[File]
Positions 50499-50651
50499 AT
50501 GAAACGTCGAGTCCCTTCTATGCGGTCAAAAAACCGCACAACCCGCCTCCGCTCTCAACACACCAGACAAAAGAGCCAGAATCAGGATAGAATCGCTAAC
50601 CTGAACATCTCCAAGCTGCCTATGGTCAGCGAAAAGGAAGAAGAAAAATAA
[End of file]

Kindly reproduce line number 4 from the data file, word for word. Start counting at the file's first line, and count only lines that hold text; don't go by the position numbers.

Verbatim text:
50601 CTGAACATCTCCAAGCTGCCTATGGTCAGCGAAAAGGAAGAAGAAAAATAA